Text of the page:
In a world where kids are growing up hearing about one mass shooting after another, schools are taking on the job of preparing their students. There are lockdowns, active shooter drills, and now training programs to recognize and prevent threats.
This week, students at more than 1,100 schools and youth organizations across the country, including Stagg High School in south suburban Palos Hills, took part in “Say Something Week,” a series of workshops to train students to prevent gun-related crimes or suicides.
This is Stagg’s third year participating, and discussions turned to the recent massacre in Las Vegas, still fresh on students’ minds.
“It’s real. It’s happening,” said Stagg junior Maggie Gorman. “It’s not something that’s just like, ‘Oh it’s in a different place.’ But it can happen to anyone, anyone at anytime.”
The program was created by Sandy Hook Promise, the violence prevention group started by two parents who lost their first grade sons in the Sandy Hook Elementary school shooting in Newtown, Connecticut five years ago. The group said it has trained more than two million teens and adults so far, including at Stagg and other schools in Chicago, Hazelcrest, Skokie, Willowbrook, and Aurora.
The group is still pushing for tighter gun control laws but says it’s tightly focused on trying to prevent violence before it happens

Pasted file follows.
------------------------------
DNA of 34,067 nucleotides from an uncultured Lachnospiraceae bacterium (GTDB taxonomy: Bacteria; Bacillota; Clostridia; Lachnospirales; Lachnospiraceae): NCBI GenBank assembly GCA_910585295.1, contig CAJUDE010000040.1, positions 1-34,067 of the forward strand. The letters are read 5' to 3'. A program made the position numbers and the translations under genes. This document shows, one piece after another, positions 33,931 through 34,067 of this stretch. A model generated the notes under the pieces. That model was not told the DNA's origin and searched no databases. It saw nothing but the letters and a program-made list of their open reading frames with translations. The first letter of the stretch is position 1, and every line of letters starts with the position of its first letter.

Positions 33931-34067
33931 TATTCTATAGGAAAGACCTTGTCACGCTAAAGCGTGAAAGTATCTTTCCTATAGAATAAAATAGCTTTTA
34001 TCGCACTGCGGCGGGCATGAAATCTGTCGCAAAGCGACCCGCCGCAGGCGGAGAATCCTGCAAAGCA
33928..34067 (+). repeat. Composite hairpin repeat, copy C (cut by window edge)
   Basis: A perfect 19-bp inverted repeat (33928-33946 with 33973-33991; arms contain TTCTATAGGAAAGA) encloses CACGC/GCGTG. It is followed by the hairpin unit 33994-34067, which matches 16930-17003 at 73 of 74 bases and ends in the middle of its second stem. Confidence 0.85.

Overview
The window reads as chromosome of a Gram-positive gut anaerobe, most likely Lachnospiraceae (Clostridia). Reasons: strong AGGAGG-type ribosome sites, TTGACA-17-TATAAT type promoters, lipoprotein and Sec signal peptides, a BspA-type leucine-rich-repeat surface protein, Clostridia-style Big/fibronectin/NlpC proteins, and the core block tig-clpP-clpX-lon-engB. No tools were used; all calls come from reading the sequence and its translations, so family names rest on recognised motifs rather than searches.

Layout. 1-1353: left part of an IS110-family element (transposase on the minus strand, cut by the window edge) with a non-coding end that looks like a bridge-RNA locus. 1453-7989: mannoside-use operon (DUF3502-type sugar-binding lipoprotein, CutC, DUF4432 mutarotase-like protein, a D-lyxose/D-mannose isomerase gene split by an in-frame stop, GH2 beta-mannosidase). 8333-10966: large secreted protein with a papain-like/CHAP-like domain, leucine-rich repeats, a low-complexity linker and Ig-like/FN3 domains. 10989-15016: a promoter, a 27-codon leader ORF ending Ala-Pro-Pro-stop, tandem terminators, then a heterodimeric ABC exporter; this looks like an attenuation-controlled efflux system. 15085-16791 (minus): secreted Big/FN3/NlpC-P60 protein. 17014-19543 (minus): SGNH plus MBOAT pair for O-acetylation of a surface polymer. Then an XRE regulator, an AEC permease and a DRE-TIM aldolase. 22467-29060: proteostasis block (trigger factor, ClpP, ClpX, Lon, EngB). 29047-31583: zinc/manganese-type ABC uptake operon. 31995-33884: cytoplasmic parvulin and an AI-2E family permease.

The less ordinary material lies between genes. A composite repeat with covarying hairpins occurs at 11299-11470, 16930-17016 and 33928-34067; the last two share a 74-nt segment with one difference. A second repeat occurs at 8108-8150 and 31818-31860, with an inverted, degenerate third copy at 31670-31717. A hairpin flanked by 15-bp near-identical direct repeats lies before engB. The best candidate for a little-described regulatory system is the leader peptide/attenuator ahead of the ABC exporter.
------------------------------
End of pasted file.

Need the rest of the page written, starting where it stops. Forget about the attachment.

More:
“We can do the most good and have the most sustainable impact by reaching children and community members in a nonpartisan way,” said Mark Barden, who founded Sandy Hook Promise after losing his 7-year-old son, Daniel.
The program trains students to recognize warning signs and to tell an adult. It could be as major as a student hiding a gun to a seemingly casual social media post.
They also get practical tips, such as taking note if someone keeps propping open an exit that is normally locked.
Stagg English teacher Amy Yeaman said the training has encouraged more students to speak up. She emphasizes to them that raising a red flag is not snitching.
“It seems rather hard to believe that nobody would ever know anything or see anything suspicious. And there’s very little risk in saying something,” she said. “That brings us back to the idea that if there’s a concern, what’s the worst-case scenario by letting someone else know?”
The school also set up a hotline for callers in case students want to be anonymous. Administrators said they usually see a spike in calls during “Say Something Week,” but the line is used year round. Any concern is addressed with the student in question and their parents, the school said. When necessary, law enforcement will be called to investigate.
Maggie said she has seen others put the training into action for something minor that could have turned into something bigger — two students planning a fight at lunchtime.
“Someone came forward and told one of the deans and they didn’t want to fight,” Maggie said. “They felt like they had to fight. So then by a student intervening and telling, not just snitching, a fight was avoided. So no injuries were caused.”
School administrators said there have been no real shooter threats at their school. But they said the training has helped in other important ways, like preventing suicides and bullying.
Just this week, a freshman quietly spoke up about a girl harming herself on the school bus. Because of that action, school administrators said they immediately intervened.
Susie An is a WBEZ reporter. Follow her on Twitter @WBEZeducation.